Systems Programming and C

Whereas application programming provides services to the user directly, systems programming provides services, often performance constrained, to other software. System software include: operating systems, databases, language interpreters, web servers, etc.

Since systems programming requires a high degree of hardware awareness, it calls for a low-level programming language, such as C since it provides the following features:

  • It is portable. Every CPU architecture in existence probably has a C compiler. That’s exactly why most language interpreters use C; this way, it makes the interpreted language portable as well. (that’s why you can run Python on microcontrollers!)
  • It is efficient and fast. According to this recent paper, C ranks first for energy-efficiency, and execution time.
  • It allows great flexibility for manipulation memory which is sometimes necessary for systems programming (e.g., interpreting memory through various lenses, using pointer dereferencing).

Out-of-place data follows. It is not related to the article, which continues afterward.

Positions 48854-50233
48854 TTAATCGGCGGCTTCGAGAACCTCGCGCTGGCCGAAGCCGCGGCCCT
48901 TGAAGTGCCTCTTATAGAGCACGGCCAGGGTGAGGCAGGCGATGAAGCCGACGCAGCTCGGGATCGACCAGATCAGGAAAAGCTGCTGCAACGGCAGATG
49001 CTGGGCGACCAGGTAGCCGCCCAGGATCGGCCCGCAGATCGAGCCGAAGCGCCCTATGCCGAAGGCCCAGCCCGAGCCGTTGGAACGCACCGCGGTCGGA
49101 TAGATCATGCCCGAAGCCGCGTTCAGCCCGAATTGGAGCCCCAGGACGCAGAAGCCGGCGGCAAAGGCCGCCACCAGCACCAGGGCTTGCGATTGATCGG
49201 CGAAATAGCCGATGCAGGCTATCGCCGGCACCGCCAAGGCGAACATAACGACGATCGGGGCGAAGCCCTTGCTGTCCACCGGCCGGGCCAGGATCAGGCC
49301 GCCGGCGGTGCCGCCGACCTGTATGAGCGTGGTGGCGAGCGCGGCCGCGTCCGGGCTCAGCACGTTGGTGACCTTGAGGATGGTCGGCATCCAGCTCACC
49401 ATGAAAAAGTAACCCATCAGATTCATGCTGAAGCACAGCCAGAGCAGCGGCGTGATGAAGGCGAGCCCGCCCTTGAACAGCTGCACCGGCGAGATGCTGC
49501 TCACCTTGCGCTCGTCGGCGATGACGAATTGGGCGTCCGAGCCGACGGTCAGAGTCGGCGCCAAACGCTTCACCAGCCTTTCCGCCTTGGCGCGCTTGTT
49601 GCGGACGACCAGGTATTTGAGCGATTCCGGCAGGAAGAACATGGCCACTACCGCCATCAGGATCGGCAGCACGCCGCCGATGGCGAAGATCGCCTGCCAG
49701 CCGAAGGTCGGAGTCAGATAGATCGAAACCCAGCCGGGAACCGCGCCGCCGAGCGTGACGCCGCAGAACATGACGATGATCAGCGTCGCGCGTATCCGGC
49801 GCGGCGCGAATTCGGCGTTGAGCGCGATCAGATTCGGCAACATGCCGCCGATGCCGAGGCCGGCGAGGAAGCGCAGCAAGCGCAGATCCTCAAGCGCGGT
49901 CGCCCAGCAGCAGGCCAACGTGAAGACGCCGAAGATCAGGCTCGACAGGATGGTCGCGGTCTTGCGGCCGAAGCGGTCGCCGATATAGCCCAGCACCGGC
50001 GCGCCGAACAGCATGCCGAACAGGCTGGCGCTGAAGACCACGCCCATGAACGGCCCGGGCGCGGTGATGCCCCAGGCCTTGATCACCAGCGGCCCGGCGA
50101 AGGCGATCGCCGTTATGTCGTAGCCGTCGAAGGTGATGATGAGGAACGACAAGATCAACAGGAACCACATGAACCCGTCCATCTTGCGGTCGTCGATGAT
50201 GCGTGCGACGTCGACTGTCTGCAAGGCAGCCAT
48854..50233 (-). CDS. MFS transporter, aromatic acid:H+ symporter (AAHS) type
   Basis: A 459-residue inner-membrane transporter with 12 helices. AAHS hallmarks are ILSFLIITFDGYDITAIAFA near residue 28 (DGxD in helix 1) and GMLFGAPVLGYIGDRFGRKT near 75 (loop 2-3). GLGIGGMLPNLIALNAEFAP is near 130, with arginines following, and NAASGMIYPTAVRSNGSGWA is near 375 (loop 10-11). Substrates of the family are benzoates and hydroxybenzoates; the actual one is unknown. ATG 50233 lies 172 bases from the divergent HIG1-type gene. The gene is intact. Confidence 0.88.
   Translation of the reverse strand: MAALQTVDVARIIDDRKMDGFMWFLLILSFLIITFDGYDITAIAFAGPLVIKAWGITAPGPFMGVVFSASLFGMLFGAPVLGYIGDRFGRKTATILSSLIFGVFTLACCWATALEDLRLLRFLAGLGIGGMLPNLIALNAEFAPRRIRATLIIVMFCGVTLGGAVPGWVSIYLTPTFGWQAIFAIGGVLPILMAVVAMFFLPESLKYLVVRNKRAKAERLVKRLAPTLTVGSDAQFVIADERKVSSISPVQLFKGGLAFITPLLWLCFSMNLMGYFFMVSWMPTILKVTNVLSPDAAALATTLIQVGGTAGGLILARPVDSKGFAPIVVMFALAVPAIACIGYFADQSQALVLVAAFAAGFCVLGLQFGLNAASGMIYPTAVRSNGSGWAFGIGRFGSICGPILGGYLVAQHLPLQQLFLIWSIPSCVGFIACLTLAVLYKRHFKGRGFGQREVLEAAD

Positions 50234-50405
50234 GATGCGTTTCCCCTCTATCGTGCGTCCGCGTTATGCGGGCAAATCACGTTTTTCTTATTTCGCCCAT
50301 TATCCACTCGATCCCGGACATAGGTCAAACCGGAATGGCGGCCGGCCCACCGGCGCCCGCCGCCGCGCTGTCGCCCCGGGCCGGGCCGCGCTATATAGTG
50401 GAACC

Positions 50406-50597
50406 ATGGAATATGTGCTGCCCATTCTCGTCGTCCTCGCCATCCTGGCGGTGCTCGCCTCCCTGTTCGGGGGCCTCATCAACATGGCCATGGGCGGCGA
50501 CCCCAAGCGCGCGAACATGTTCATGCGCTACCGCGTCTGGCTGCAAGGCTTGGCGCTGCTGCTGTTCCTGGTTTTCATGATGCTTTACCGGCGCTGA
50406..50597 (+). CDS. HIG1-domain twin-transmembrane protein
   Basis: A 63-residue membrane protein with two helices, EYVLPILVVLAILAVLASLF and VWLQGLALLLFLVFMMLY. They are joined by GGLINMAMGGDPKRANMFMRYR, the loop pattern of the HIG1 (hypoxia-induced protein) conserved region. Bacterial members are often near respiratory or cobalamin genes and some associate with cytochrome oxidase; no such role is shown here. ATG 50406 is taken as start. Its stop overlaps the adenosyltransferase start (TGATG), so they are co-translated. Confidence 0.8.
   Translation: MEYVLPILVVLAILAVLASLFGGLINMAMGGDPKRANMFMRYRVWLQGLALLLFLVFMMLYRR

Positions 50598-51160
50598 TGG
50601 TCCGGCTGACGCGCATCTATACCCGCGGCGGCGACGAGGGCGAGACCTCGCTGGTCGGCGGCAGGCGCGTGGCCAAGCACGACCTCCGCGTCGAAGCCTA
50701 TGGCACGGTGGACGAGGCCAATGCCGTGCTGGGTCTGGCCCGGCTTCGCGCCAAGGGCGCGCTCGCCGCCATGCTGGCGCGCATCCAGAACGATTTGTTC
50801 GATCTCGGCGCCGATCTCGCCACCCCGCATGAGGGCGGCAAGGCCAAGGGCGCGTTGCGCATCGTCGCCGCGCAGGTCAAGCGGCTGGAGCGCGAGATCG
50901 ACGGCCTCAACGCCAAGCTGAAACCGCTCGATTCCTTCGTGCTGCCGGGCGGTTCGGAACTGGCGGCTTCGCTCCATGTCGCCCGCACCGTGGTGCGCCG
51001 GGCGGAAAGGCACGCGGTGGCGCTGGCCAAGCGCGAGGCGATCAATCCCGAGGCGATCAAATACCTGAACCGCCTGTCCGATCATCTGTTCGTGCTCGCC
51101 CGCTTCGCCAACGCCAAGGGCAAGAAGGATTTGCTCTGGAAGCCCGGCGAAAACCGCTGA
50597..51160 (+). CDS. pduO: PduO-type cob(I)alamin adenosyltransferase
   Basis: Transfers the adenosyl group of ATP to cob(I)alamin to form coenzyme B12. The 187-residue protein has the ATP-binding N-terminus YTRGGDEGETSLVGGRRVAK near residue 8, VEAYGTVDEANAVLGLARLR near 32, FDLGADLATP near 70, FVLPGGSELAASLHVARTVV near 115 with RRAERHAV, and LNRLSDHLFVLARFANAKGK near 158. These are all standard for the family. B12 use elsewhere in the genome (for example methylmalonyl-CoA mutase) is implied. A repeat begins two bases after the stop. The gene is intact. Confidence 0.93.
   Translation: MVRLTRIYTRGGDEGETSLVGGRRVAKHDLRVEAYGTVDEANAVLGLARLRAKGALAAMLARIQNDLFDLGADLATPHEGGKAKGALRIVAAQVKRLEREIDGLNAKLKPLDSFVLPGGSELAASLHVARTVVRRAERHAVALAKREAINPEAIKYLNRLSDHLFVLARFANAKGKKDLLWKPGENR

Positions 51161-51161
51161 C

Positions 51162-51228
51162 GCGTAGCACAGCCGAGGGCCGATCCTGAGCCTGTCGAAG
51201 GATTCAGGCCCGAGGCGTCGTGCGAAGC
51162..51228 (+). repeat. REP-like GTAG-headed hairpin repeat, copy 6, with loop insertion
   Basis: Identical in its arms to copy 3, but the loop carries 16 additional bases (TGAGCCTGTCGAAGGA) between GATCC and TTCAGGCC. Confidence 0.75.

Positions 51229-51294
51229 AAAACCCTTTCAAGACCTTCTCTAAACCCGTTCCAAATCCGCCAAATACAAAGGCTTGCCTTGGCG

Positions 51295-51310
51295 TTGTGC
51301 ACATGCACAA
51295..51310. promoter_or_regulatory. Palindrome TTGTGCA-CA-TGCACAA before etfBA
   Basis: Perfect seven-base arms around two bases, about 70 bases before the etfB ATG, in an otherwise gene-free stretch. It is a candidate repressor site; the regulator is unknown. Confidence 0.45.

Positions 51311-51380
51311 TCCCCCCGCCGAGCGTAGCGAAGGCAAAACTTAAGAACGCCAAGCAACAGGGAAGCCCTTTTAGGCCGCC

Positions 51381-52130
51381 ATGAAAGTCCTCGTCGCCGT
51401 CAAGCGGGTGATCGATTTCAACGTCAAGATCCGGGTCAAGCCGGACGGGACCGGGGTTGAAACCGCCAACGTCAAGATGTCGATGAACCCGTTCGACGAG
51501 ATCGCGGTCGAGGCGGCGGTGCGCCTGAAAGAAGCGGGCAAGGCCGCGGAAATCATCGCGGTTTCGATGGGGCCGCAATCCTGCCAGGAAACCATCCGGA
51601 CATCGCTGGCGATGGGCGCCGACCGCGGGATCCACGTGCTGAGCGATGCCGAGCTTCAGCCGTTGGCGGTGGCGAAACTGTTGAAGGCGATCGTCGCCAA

• It has a small and fast standard library (libc). On the other hand, C++ has, for example, a pretty large standard library, which can be 10x as large as the libc, and has to deal with a bunch of stuff at runtime (calling class constructors/destructors, dynamic casting, exception handling, garbage collection, etc.)

Case-study: Arch Linux

To settle the debate of whether C is relevant or not when it comes to Operating Systems, let’s consider a real use-case.

Arch Linux is a popular Linux distribution, which can provide the user with a minimal install. This minimal install only requires a small number of main packages to be installed (28 packages exactly), which is enough to provide a usable system.

One package is the Linux kernel itself, while the 27 other packages are essential systems applications or libraries, grouped into the base meta-package.

Below is the list of all 28 main packages; for each, I’m including a brief description and its language composition (as computed by github).

Name Description Language composition
linux OS kernel linux
bash Shell bash
bzip2 compression utility bzip2
coreutils basic utilities coreutils
file file type identification file
filesystem base Arch Linux files This package doesn’t contain any code; only configuration files and a directory structure.